"In 2014, author and photographer Kyle Cassidy published a photo essay on Slate.com called "This is What A Librarian Looks Like," a montage of portraits and a tribute to librarians. Since then, Cassidy has made it his mission to remind us of how essential librarians and libraries are to our communities. His subjects are men and women of all ages, backgrounds, and personal style-from pink hair and leather jackets to button-downs and blazers. In short, not necessarily what one thinks a librarian looks like. The nearly 220 librarians photographed also share their personal thoughts on what it means to be a librarian. This is What A Librarian Looks Like also includes original essay by some of our most beloved writers, journalists, and commentators including Neil Gaiman, George R.R. Martin, Nancy Pearl, Cory Doctorow, Paula Poundstone, Amanda Palmer, Peter Sagal, Jeff VanderMeer, John Scalzi, Sara Farizan, Amy Dickinson, and others. Cassidy also profiles a handful of especially influential librarians and libraries."
"This unique annotated bibliography is a complete, up-to-date guide to sources of information on library science, covering recent books, monographs, periodicals and websites, and selected works of historical importance. Far from just compiling a simple list of sources, Bemis digs deeper, examining the strengths and weaknesses of key works. A boon to researchers and practitioners alike, this bibliography *as a profession, the ethics of information science, cataloging, reference work, and library architecture *Encompasses encyclopedias, dictionaries, directories, photographic surveys, statistical publications, and numerous electronic sources, all categorized by subject *Offers appendixes detailing leading professional organizations and publishers of library and information science literature This coimprehensive bibliography of English-language resources on librarianship, the only one of its kind, will prove invaluable to scholars, students, and anyone working in the field."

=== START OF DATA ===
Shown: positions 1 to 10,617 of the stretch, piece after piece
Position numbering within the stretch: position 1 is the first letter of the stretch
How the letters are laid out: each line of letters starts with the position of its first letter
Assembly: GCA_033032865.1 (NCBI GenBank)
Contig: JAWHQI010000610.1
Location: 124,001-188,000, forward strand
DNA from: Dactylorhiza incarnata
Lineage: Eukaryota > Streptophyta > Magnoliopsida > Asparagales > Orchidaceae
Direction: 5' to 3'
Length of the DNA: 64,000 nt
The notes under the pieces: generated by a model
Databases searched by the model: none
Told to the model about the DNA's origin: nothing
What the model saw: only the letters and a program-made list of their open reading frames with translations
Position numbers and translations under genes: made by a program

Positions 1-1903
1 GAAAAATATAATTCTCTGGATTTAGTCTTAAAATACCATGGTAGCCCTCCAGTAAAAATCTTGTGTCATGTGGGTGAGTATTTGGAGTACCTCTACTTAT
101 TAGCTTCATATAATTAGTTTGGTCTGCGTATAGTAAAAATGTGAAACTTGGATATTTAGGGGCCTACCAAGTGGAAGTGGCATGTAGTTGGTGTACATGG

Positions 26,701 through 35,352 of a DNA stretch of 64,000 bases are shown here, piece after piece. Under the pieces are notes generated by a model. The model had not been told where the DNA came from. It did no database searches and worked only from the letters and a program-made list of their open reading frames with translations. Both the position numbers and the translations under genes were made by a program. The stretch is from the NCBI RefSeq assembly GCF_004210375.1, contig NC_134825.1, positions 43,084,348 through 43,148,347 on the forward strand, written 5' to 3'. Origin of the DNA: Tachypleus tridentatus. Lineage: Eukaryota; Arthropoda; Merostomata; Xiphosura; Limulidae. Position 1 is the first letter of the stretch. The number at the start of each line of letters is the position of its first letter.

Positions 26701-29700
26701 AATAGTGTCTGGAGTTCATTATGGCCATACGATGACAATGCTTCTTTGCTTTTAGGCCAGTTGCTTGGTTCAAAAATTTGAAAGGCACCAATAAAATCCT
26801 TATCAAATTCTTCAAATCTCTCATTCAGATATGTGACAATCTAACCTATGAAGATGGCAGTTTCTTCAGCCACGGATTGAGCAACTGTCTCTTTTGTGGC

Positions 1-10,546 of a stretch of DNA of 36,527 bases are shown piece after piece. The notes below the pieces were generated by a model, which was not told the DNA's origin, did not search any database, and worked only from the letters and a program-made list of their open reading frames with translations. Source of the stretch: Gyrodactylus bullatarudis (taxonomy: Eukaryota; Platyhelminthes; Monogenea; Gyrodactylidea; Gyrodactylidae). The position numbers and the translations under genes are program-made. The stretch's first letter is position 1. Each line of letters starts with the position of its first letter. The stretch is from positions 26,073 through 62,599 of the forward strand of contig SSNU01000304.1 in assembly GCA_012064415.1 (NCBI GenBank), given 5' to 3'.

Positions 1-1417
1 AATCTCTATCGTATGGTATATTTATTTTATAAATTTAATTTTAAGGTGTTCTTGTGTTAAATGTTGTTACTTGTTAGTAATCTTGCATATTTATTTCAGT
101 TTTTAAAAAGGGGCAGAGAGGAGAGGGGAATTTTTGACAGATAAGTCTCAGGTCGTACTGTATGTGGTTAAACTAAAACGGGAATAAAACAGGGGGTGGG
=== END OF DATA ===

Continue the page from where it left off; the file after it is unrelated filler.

"This book offers a guide for librarians who see their profession as a chance to make a positive difference in their communities -- librarians who recognize that it is no longer enough to stand behind a desk waiting to serve. R. David Lankes, author of The Atlas of New Librarianship , reminds librarians of their mission: to improve society by facilitating knowledge creation in their communities. In this book, he provides tools, arguments, resources, and ideas for fulfilling this mission. Librarians will be prepared to become radical positive change agents in their communities, and other readers will learn to understand libraries in a new way."
"Adaptation to change that's based on thoughtful planning and grounded in the mission of libraries: it's a model that respected LIS thinker and educator Michael Stephens terms "hyperlinked librarianship." And the result, for librarians in leadership positions as well as those working on the front lines, is flexible librarianship that's able to stay closely aligned with the needs and wants of library users. In this collection of essays from his "Office Hours" columns in Library Journal, Stephens explores the issues and emerging trends that are transforming the profession."
This title presents a thorough yet concise guide to the specific words that describe the materials, processes and systems relevant to the field of librarianship. Written by a panel of experts from across the LIS world, this book will become an essential part of every library's and librarian's reference collection.